Whether it’s the piano playing of Jerry Lee Lewis or the superb picking of guitarist Scotty Moore behind those Elvis classics, one thing is clear.
It’s real music, recorded with talented musicians.
The success of new groups like Mumford & Sons, Alabama Shakes, Rival Sons and The Lumineers suggests that musicianship is making a comeback. Guitars, bass, drums, even banjos and all those odd instruments that Arcade Fire uses to great effect.
Younger music fans crave authenticity and call bullshit on recording techniques like auto tune. When Paris Hilton can cut an album and have it not sound out of place in today’s pop landscape (which might say more about the likes of Ke$hia than it does about Paris), something is horribly out of tune.
In Greg Kot’s book, “Ripped,” Thom Yorke of Radiohead says, “The reason the revenues in the music business are slipping is because most of stuff they’re trying to sell you is shite.”
For as long as I’ve been old enough to appreciate music I’ve been in awe of Ritchie Blackmore, Jimmy Page, Tony Iommi, Neil Peart and many more great players. I’ve been wowed by the vocals of Janis Joplin, Ronnie James Dio, Little Richard, Pat Benatar, Roy Orbison and scores of other fine singers.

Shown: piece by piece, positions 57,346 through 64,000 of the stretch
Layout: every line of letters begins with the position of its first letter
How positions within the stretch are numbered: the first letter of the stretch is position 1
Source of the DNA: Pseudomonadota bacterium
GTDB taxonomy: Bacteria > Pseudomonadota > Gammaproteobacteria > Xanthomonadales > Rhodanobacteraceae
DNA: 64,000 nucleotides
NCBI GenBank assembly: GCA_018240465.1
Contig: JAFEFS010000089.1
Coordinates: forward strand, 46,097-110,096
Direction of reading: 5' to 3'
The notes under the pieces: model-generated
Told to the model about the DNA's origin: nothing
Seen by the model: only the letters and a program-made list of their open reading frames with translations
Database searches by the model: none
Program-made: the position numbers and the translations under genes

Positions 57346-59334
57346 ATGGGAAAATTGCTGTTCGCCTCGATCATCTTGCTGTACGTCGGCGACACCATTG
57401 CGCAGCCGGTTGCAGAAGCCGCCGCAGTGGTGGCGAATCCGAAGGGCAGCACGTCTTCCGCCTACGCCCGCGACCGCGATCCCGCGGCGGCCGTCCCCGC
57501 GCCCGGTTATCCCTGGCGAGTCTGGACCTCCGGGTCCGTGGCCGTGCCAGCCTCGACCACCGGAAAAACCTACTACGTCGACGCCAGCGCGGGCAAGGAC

They were doing something I could only dream of. They had the chops. Thanks to auto tune just about anyone can sing on key.
And, while “Someone Like You” irritated me to no end with its dreariness, there’s no doubt Adele is a terrific singer. Her massive success is another sign that things are moving away from disposable, interchangeable pop princesses and towards a brighter musical future.
Those young folks, bless ’em, are responding to genuine talent and substance.
Go back 20 years and there’s no way a less-than-glamorous singer like Alabama Shakes’s Brittany Howard would have been seen on national television. The major label execs would have taken one look at her and said, “We can’t sell that.”
Thankfully, people now want to buy that. Brittany’s real. She can sing and play. The kids know it so here’s a big salute to their growing rejection of computerized, auto-tuned songs written by committee.
To quote those old geezers known as The Who, “The kids are all right.”
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